Wednesday, 20 January 2010

Taking a break

Pressure of work means that APTSec has to take a short blog break.

If you have any questions that you would like to raise or comments to make on anything you have read please contact us via the e mail given on the blog.

Why not take this opportunity to re-read some of the older items which may still be of interest?

Look forward to hearing from you.

Why not take a look

APTSec has made reference to this before but I think it is worth providing the link again:

"Development Viability

The Scottish Government agreed to work with the private sector to develop a firm programme to better explain the importance of development economics in planning. A Draft Guide on Development Viability has been prepared with the intention of finalising it following a series of dissemination events"

The draft guide can be found here

APTSec is currently awaiting some additional information from the Planning Directorate as to when and where these 'dissemination events' will be held.

Councillors Code of Conduct

APTSec would once again like to direct readers to the current consultation:

Proposal for Amendments to be made to the Councillors’ Code of Conduct

You are invited to respond before 18/02/2010

More details can be found here

Tuesday, 19 January 2010

Ward forums to discuss budgets

It has come to this:

The next Black Isle Ward Forum, which takes place on Thursday (21 January), will focus on The Highland Council’s budget and take a look at the financial challenges facing Local Government and the rest of the public sector over the next four years.

Joining the Forum from The Highland Council will be Alistair Dodds, Chief Executive, Alan Geddes, Director of Finance and Cllr Sandy Park, Convener. Also present will be the Black Isle Ward Members, including Cllr David Alston who is the Council’s Budget Leader.

During the discussion and question and answer session people attending will be asked for their views on what the Council’s priorities should be when it has less money to spend on services.

For item click here

Council's Asset Rationalisation

Highland's strategic planning committee (the PED Committee) will be asked to approve the assets listed in Appendix 1 (of the committee report) as surplus to the operational requirements of the Planning and Development Service at their meeting on 20/01/2010


"The Planning and Development Service manages a wide variety of assets including countryside car parks, buildings and structures, vacant urban and industrial sites, footpaths, community woodlands and amenity land. In total these number some 225 sites throughout Highland. Some of these properties have been purchased for particular reasons, while others became the responsibility of the Service at the time of local government reorganisation in 1996 or subsequently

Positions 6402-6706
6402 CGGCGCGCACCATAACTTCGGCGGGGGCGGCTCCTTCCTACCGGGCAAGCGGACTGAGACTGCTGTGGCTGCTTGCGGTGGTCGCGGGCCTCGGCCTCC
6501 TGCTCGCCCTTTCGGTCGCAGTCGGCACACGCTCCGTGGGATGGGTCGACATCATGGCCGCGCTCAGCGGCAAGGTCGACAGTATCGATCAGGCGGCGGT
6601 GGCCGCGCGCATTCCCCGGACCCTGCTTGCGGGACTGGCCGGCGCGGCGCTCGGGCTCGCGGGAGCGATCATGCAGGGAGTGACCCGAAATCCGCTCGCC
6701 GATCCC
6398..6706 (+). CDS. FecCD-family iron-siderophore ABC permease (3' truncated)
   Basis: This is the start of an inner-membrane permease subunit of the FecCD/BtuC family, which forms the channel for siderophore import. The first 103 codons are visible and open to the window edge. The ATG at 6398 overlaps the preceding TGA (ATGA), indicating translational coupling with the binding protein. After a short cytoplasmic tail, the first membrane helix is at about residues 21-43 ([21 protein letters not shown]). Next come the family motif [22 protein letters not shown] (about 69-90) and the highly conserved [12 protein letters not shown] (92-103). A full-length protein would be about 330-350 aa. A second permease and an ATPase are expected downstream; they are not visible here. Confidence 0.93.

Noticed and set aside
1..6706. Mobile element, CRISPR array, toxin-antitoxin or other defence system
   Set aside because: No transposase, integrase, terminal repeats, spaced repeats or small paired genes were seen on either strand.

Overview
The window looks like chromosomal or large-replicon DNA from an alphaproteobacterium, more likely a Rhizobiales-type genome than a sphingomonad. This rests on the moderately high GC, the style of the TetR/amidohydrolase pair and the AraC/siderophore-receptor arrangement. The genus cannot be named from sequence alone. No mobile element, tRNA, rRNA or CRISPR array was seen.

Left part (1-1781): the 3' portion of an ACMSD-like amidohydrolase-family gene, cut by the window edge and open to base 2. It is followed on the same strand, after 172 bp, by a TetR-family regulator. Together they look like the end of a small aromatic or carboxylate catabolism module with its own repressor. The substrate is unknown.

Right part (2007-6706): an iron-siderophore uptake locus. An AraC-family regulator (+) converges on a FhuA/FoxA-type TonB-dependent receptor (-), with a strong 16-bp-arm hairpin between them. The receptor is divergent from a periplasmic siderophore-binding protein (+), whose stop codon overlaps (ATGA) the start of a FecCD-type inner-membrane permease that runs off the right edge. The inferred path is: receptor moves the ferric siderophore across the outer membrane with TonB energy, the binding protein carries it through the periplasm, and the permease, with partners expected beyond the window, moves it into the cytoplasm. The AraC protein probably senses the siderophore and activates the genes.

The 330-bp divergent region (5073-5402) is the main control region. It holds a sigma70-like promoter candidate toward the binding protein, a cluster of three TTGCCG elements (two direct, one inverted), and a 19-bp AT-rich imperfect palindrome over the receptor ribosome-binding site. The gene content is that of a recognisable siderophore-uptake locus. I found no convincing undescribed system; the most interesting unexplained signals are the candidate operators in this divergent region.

due to Council Service restructuring.

In support of the Council’s Corporate Improvement Programme Asset Management Project, Planning and Development will be undertaking a staged review of the Service asset portfolio in order to rationalise this in relation to resources and service delivery priorities."

To view the full list of the surplus assets in the committee report click here and for the PED meeting agenda click here

Note: Agenda item 2 deals with the subject of access to high speed broadband

Monday, 18 January 2010

"Successive governments asleep at the wheel..."

Another concise but very thought provoking item from Planning Magazine's Huw Morris:

"Shortly after becoming prime minister, Gordon Brown announced ambitious plans to build three million homes by 2020.

The initiative was effectively dead within months as the recession, credit crunch and collapse of the house building industry took hold. Last week, he was at it again with the Crown Estate's approval of nine giant offshore wind farms."

To carry on reading click here

Where does Inverness City fit in this?

Below is an extract from a report entitled Cities Outlook 2010

"A more realistic attitude to growth

Rather than swimming against the tide, and trying to attract an even spread of high-value businesses and jobs to all cities, Government policy to strengthen the recovery should take into account places’ differing strengths. This is particularly important in a time of fiscal constraints, where the effectiveness of public spending needs to be maximised.

Cities that do not have a high-value business base, or sufficient knowledge assets, may need
to adjust their economic aspirations. Rather than undertake poorly-targeted investments
to promote innovation and high-value sectors, residents of cities in this position, such as Rochdale or Barnsley, may be better served by attracting businesses that can generate jobs for
the local population, and connecting to higher value economic opportunities in nearby economic growth centres, like Manchester or Leeds."

The report ranks the economic performance of 64 of the UK's largest cities and towns and also includes an analysis of the economic performance of the City Regions, a wider definition of urban areas and a summary of City Regional devolution to date. It was an independent report financially supported by the Local Government Association. Scottish Cities included were Aberdeen, Dundee, Edinburgh and Glasgow.

So where does Inverness fit in with this?

For more information on 'The Centre for Cities" click here